Dr Amanda Pavey was formerly based at the Motor Neurone Disease Association of Queensland, Australia, Amanda co-researches with Jacquelyn Allen-Collinson. Her current research focuses on qualitative explorations of the biographical and physical transitions occurring throughout the pathways of neurodegenerative illness experience, specifically Motor Neurone Disease (MND). Amanda’s work includes aspects of end-of-life and palliative care.
Dr Arianna Radin is an Italian sociologist working at the University of Turin, Italy. She works within the fields of the sociology of professions, sociology of health, and visual sociology, and her primary research interests are in childhood obesity, health promotion and e-health. Arianna visited HART in autumn 2014 and was involved in the research project on Health Trainers’ Occupational Roles, with Mr Geoff Middleton and Dr Jacquelyn Allen-Collinson.
|Professor Niro Siriwardena is Professor of Primary and Pre-hospital Health Care and director of the Community and Health Research Unit at the University of Lincoln. His research involves mixed methods and focuses on improving healthcare quality and outcomes in general practice, primary care and ambulance services.|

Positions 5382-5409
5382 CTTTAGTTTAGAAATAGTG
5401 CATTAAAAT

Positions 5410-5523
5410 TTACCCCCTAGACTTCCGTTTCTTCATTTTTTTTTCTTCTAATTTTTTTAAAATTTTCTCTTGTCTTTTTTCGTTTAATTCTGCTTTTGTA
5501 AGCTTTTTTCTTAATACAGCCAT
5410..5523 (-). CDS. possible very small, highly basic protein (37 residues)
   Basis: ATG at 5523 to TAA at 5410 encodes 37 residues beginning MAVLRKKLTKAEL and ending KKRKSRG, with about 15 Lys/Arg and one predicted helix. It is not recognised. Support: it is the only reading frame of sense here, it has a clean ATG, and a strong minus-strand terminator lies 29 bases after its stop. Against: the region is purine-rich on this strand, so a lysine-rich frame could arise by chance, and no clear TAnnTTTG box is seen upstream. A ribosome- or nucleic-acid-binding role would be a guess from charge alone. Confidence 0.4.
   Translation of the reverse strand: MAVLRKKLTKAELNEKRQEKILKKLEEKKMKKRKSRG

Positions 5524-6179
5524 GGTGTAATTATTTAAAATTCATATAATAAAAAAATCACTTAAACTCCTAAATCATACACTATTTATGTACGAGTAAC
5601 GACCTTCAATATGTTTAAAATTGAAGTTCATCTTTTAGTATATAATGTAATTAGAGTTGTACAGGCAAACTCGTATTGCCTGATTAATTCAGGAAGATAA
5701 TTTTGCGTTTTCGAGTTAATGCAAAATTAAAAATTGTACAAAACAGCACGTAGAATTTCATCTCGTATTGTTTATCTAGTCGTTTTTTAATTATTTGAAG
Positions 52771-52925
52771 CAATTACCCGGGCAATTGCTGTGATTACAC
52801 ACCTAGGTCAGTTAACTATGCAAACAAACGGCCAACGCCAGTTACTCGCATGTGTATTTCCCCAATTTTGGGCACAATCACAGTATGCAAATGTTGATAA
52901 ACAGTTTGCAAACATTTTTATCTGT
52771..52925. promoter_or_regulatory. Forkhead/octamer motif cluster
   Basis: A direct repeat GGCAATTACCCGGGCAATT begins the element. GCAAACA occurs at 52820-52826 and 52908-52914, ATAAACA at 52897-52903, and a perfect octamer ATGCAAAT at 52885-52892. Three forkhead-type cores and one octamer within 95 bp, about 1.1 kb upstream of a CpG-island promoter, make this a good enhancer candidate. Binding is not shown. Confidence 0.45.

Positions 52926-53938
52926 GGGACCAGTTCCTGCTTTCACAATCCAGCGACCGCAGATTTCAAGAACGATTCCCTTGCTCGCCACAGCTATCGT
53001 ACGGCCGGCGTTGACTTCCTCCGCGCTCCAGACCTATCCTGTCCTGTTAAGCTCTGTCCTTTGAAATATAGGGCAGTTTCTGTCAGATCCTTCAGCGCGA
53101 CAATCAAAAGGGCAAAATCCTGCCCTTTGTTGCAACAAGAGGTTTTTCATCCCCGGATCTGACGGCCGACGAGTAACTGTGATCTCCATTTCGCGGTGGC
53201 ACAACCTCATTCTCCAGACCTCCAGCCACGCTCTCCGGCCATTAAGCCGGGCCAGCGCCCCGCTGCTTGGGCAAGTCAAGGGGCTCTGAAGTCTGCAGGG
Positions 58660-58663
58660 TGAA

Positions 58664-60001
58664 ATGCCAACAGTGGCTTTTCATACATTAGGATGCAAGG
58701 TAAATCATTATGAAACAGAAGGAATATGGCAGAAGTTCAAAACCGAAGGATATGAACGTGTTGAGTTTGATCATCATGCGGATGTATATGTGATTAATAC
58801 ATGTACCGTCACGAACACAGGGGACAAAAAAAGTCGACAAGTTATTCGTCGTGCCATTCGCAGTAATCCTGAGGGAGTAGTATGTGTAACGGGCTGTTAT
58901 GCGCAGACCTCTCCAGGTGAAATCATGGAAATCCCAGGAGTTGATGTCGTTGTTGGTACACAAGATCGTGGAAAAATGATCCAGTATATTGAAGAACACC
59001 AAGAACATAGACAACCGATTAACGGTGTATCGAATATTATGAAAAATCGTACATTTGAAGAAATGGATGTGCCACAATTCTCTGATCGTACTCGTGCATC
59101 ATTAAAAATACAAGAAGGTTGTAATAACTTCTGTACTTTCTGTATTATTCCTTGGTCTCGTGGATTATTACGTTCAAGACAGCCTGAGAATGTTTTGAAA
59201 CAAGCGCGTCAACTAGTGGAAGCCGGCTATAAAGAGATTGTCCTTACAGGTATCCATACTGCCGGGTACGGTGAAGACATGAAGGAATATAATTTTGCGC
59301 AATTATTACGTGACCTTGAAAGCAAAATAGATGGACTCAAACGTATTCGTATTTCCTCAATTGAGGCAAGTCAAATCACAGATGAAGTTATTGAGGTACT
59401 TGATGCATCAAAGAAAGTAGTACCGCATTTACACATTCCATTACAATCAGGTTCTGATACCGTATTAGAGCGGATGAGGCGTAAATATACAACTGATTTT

|Dr Anu Vaittinen is currently based at the University of Newcastle-upon-Tyne. Her doctoral thesis explored the development of different varieties of embodied knowing, through a phenomenological, ethnographic investigation of Mixed Martial Arts (MMA), and her research interests lie in the qualitative study of physical culture and include: interdisciplinary approaches, phenomenological sociology, in particular the intertwining of embodiment, sensory perception, situatedness, and lived experience within combat sports, health & fitness, and cardiac rehabilitation.|
|Rachel Williams is a postdoctoral researcher based in the Academic Unit of Elderly Care & Rehabilitation, Bradford Institute for Health Research, University of Leeds. Formerly a research student with HART, Rachel was supervised by Professor Jacquelyn Allen-Collinson, Professor Jacqui Briggs, and Dr Adam Evans (University of Copenhagen). Rachel continues to research and publish with members of HART.|
|Zainab Yusuf is a PhD researcher at De Montfort University, Leicester, UK. Her doctoral thesis is exploring the life world of South Asian people with asthma and their sporting and / or exercise experiences and perceived barriers, using a phenomenological approach. Zainab aims to undertake further training to become an accredited Health Psychologist after completing her PhD, which is being supervised by HART researchers, Dr Helen Owton (The Open University) and Professor Jacquelyn Allen-Collinson (University of Lincoln).